The introduction of market forces in the energy sector in the Netherlands and elsewhere in Europe has drastically changed the climate for investments in the electricity infrastructure. In contrast with the former public monopoly situation, many new uncertainties need to be taken into account in network investment decisions. Another marked difference is the fragmentation of energy markets and the entrance of new players on the energy market stage, often in new roles. The upgrading of electricity networks to create so-called smart grids has therewith become a multi-actor investment problem, which requires a well-designed and well-managed process. For the specific case of the Netherlands, the challenges of smart grid development are explored in depth. As several competing scenarios are possible for the realization of smart grids, it is likely that the scenario first entering the implementation stage will have a first-mover advantage. This, in combination with the split incentive issue for smart grids, results in the conclusion that the realization of smart grids needs public support. Similar outcomes are observed in other European countries despite markedly different local conditions and drivers for the smart grid. It seems that smart public policy intervention is needed to reduce the overwhelming uncertainties related to smart grid investments, which by far exceed the normal investment risk as encountered in network expansion. Finally, the relevance of these findings is discussed for the future of the electricity sector in China's emerging economy.,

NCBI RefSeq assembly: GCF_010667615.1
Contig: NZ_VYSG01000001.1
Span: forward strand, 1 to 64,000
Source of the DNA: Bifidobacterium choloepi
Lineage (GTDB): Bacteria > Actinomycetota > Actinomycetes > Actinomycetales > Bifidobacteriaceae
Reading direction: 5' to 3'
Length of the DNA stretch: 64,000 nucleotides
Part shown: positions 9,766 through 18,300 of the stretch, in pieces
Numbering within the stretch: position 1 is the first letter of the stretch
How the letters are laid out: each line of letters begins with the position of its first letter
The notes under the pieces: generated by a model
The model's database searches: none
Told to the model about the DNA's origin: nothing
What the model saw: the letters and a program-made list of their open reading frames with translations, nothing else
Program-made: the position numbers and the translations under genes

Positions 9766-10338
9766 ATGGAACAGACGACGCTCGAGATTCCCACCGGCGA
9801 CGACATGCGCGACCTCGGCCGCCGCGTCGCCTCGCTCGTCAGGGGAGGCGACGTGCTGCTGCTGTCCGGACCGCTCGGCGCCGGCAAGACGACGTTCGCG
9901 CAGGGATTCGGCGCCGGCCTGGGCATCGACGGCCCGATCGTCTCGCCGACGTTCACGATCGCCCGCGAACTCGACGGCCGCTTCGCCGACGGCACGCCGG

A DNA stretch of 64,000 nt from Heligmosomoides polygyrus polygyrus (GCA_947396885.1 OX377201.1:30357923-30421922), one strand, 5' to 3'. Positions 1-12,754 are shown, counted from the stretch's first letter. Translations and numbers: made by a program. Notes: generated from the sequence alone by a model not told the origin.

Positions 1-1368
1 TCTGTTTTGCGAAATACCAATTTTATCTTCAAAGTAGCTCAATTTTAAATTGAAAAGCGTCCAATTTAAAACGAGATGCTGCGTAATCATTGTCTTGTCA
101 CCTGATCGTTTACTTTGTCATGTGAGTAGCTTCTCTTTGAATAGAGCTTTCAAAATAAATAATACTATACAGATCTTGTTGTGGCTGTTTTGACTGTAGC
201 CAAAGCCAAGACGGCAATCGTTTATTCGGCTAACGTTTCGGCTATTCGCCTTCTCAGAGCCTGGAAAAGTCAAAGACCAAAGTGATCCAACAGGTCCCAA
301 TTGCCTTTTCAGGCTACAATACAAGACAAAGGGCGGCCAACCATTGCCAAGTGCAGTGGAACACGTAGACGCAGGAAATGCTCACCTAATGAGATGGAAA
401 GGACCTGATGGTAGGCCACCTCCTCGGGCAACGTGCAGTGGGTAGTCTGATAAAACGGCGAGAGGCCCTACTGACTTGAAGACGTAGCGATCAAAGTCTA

Social Policy and Society
Research Policy

ten Heuvelhof, E.F, & Weijnen, M. (2013). Investing in smart grids within the market paradigm: The case of the Netherlands and its relevance for China. Social Policy and Society, 1–12. doi:10.1016/j.polsoc.2013.05.002